While people from the world all over go to look at Paris, People-watching is a serious business here. Whether it is sitting by the Seine watching the boats cruise by and waving at the tourists occasionally, or sipping espresso from tiny mugs while smoking cigarette after cigarette and smiling at the passerby, or just lazing in the umpteen parks of the city watching the tourists go gaga over it, you will always see the Parisians relaxed and smiling, watching the world go by. As they say when in Paris, do as Parisians; so I decide to indulge in some people-watching too. It is late evening now and I am in the gardens of the Louvre. The sun is still shining bright and the sky is as blue as it can possibly be. At a little distance a lady plays ball with her tiny dog, a little further, some young men are having a picnic; around me in the hedge, two boys play hide and seek, and in front of me is a group of girls jumping every few seconds trying to coordinate their smiles with their height of the leap to get the perfect picture. Across the museum, on the far end of the horizon, I see the Mona Lisa smiling at the world, and at the other end of the horizon stands the majestic Eiffel Tower. I know I have to keep my appointment with it in the evening, but for now, I lay on the grass, happy and content, experiencing the joy of Paris through its people.
There are many ways to see Paris—on a bus, by the metro, through curated tours, and by personalized taxi services. I, however, want to walk. Walking, in my view, is the best way to get to know a place. I also realize though that I have very little time, there was a lot to do. Who goes back from Paris without going to the Arc de Triumphed or the Louvre? So I decided to hop on to the underground for longer distances and walk the rest of the way.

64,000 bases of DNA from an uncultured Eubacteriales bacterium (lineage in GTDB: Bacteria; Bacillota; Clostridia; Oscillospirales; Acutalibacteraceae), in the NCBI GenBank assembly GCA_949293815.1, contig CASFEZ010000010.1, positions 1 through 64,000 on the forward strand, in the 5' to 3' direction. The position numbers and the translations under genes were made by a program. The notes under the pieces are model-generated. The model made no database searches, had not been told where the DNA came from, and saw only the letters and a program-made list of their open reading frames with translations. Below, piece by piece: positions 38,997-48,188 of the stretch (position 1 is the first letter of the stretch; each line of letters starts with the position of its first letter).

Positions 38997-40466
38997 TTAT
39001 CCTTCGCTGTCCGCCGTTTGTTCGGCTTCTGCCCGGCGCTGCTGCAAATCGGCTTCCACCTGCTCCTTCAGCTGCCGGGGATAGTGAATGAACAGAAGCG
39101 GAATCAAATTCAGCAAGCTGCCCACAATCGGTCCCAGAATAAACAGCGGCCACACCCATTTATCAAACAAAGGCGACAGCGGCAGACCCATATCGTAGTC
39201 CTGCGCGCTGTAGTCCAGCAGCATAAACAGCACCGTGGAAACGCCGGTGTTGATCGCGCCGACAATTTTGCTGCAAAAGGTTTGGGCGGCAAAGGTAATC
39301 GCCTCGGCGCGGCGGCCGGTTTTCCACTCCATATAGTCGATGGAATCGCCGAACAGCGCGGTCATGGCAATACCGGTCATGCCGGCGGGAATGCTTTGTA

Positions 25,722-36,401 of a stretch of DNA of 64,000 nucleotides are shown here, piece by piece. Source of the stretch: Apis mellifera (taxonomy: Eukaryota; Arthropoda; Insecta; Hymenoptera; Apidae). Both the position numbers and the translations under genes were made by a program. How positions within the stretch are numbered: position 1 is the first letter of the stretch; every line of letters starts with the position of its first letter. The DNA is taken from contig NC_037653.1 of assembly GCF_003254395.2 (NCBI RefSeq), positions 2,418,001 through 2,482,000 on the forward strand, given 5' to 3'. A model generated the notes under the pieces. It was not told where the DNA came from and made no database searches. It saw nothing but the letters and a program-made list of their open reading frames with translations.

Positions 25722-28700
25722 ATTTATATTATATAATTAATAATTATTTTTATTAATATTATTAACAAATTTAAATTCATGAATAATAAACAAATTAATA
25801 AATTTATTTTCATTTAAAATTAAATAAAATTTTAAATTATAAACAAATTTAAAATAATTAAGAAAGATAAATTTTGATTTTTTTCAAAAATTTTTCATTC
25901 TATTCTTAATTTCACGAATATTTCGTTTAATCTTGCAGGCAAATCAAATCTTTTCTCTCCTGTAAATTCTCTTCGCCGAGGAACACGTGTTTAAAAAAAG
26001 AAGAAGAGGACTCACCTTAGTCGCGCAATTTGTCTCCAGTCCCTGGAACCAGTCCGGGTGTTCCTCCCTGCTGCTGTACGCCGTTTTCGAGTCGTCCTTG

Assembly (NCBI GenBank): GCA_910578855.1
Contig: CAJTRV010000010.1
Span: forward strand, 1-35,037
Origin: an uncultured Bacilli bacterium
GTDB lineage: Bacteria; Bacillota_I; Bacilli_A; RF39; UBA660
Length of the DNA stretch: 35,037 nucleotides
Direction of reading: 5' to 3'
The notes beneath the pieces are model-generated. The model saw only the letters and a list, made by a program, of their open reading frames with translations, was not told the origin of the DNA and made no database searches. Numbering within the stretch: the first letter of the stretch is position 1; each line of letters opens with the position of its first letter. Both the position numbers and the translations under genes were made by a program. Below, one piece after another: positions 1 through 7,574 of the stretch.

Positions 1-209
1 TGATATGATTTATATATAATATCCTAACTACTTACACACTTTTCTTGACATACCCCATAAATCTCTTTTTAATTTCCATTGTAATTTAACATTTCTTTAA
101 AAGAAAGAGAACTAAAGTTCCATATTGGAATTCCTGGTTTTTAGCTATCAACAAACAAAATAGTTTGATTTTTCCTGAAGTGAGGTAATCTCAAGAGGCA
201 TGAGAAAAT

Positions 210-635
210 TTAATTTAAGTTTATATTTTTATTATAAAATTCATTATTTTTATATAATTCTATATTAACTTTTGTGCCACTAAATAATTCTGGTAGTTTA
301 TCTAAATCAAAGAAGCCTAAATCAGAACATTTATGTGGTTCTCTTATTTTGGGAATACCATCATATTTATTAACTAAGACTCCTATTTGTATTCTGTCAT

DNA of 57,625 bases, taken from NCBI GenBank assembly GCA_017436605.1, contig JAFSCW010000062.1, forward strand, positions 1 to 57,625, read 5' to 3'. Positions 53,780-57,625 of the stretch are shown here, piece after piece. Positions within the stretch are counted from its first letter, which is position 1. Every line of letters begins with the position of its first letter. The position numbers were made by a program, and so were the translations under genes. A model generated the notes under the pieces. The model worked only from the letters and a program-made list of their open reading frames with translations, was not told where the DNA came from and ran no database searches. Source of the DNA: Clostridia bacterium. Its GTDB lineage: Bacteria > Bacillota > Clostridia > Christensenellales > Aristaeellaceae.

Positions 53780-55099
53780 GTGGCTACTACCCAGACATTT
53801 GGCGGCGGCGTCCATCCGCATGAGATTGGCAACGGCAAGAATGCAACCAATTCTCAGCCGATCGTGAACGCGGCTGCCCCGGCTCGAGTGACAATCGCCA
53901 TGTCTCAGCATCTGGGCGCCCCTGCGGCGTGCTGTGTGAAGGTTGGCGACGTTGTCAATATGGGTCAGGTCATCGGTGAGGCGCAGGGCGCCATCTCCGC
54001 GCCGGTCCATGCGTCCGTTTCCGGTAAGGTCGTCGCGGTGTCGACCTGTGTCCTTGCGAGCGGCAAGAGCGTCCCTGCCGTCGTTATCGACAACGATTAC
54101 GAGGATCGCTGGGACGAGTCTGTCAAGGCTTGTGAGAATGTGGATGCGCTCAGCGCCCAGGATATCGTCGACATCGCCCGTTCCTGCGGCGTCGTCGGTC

My first stop is Ile-de-la-Cite, the island where Paris was born. While the tiny island boasts of places of historical significance, like the gothic Notre Dame and Sainte-Chappelle, it is to the adjacent island of Ile-de-st-Louise where I headed. Dotted with cafes, lined with bookstores and boutiques, this neighborhood boasts of 17th-century architecture and is dedicated to the good life that Parisians cherish. I’d have perhaps lived here if I were a local, as a traveler my choices however are limited to sipping coffee, ambling along the Seine, watching a street performance, or just wandering on the streets. I decide to do all.
And so, I spend my morning ambling in the lanes of Latin Quarters, watching a cute boy play the accordion, shopping for souvenirs, and stuffing myself with cheap Greek sandwich and strangely tart Fanta.